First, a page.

You should also be aware that you will only be given three minutes to give your evidence if you are an individual or 10 minutes if you represent an organisation. Of course, the proponent and councils have lots of opportunity to put their views sometimes right up to or just before the hearing itself, out of the public view. You are not invited to these pre-hearing meetings and you may find that there is information sharing to which you are not privy at the time of the hearing. That information may condition the decision of the JRPP. No records are kept of these pre-hearing meetings. You have no way of knowing what went on. It begs the question, why is the public not allowed to attend these meetings? Why are objectors shut out?

    In our view it is unfair to introduce new material just before the hearing or at the time of the hearing or the decision without prior notice or access particularly when the JRPP’s written advice is that you should focus your comments on the report prepared by council. What about this new stuff? How come you are being shut out? How can you possibly respond when you haven’t been properly informed of new material or had the opportunity to research what is being said, particularly if it involves planning instruments which may not be familiar to you.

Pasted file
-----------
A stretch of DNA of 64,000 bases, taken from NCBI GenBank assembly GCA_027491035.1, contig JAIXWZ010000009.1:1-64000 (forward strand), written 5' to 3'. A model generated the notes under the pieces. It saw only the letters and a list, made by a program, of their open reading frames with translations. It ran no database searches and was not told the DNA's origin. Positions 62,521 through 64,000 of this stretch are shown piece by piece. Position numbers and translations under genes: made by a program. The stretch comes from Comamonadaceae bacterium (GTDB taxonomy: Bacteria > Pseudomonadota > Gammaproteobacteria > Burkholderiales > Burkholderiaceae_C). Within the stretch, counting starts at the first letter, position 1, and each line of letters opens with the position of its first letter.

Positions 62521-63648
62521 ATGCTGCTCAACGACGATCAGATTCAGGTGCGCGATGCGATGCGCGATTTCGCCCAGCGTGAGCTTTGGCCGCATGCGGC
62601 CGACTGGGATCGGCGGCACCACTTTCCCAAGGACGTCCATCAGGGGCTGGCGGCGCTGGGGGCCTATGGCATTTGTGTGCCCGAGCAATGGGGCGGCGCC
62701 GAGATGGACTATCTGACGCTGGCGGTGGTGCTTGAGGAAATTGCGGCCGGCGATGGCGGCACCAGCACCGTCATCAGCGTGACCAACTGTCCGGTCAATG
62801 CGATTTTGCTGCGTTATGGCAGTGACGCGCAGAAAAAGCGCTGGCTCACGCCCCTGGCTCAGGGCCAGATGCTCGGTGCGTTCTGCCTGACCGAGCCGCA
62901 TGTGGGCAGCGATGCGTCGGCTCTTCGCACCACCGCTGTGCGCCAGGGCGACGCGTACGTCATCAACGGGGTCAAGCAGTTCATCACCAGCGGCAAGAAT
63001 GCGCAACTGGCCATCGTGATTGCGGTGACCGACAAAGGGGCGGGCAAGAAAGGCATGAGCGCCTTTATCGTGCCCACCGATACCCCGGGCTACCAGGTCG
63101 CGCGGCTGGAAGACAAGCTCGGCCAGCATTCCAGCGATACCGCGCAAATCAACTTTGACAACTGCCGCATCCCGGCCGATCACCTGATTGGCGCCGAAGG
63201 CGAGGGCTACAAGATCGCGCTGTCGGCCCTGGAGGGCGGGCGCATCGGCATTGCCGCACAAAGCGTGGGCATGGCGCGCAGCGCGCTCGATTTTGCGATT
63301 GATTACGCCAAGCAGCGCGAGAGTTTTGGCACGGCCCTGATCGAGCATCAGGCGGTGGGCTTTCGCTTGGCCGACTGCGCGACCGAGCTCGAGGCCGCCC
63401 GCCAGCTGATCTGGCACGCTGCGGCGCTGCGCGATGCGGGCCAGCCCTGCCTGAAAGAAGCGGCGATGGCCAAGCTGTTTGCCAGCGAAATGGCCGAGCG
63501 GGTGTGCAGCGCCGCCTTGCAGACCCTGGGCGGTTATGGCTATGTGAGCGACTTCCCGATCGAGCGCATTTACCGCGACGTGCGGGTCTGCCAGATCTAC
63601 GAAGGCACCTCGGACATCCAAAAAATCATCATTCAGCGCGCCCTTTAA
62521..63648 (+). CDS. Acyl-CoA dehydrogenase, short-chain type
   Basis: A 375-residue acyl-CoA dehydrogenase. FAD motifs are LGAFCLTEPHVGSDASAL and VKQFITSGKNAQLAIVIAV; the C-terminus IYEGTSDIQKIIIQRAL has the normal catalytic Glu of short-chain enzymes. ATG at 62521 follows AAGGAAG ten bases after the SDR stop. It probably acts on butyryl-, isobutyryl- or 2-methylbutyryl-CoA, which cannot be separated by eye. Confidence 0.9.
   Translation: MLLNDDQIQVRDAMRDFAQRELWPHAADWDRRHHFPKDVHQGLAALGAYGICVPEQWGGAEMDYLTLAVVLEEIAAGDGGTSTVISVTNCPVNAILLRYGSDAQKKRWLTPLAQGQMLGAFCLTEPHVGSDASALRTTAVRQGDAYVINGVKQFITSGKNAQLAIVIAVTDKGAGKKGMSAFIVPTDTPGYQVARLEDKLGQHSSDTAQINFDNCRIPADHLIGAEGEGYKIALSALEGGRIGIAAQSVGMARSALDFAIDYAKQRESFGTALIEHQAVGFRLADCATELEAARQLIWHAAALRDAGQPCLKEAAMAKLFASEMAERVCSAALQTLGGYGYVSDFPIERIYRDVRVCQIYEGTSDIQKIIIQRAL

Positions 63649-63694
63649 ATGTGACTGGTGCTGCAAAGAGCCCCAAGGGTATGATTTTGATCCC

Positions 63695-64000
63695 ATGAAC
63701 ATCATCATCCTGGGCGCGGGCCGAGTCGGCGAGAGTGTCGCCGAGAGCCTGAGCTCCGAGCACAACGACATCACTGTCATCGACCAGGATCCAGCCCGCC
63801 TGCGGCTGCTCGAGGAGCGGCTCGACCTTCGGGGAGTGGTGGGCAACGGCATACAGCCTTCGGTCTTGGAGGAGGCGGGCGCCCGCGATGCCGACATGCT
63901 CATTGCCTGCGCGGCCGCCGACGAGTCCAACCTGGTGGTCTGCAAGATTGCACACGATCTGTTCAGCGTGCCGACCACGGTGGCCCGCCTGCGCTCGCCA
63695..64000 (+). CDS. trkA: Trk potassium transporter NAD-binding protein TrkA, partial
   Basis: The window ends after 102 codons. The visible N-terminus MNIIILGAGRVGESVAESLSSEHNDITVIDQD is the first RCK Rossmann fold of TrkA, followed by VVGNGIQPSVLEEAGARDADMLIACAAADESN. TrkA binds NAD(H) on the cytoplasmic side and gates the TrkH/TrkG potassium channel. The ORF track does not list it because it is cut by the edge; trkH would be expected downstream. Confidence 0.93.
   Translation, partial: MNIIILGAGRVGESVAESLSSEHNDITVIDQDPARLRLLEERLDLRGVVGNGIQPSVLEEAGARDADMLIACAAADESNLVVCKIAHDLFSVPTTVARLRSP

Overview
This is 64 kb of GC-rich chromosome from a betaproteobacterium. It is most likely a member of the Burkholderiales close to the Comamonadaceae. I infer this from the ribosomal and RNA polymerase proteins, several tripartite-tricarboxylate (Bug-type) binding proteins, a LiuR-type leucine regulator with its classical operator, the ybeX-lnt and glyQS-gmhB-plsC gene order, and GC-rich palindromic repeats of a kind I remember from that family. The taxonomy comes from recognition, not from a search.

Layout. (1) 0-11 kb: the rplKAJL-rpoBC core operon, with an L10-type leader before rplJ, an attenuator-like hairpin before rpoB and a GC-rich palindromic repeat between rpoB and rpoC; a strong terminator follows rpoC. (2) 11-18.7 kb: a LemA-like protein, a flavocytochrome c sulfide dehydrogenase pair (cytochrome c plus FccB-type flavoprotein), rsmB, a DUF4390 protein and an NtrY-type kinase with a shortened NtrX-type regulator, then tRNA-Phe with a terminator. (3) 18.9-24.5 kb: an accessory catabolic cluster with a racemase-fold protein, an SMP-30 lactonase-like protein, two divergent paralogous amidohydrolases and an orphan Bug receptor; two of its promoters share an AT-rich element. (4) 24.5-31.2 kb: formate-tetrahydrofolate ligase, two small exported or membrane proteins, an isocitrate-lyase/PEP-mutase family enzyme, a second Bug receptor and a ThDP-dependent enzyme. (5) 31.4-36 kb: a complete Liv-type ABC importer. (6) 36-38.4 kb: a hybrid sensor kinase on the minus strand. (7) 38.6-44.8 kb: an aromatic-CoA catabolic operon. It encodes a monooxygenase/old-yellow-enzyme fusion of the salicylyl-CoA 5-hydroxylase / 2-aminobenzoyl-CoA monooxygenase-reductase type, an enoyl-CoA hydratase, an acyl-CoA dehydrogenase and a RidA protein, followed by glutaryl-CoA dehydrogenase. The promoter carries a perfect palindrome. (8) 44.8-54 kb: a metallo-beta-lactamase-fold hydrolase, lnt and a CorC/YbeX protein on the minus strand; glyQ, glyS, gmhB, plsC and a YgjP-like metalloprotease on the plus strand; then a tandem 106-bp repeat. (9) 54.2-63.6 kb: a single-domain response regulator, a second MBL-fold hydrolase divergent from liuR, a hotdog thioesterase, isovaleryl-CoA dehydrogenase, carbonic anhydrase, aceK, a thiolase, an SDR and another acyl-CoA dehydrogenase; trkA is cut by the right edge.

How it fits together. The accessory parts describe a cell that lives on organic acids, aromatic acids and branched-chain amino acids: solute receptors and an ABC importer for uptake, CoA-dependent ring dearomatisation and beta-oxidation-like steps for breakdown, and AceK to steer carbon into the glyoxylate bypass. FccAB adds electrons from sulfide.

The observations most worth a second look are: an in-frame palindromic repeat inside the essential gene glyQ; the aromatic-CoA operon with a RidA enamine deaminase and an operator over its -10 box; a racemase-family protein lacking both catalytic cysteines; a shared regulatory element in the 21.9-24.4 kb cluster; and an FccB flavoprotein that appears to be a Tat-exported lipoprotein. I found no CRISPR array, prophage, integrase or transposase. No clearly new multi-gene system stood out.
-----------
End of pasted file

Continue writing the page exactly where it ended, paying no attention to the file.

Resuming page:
Of course you will be advised that you can seek remedy through the Courts but these days there is no consideration of a case on its merits. The State guvmint got rid of Merit appeals. Your challenge must relate specifically to legal matters and nothing else but how can you even challenge a legal matter if you are shut out of discussion which may involve legal matters? And even if you do challenge and win, you might find the State guvmint brings in specific legislation to over-ride the outcome. And anyway, who has the dough to pay exorbitant legal costs except for the developers and the developer’s friend, local government, which can dip into the ratepayers pockets at any time. These costs are a clear barrier to challenge made worse by the financial gutting of institutions representing the public interest such as the Environmental Defender’s Office.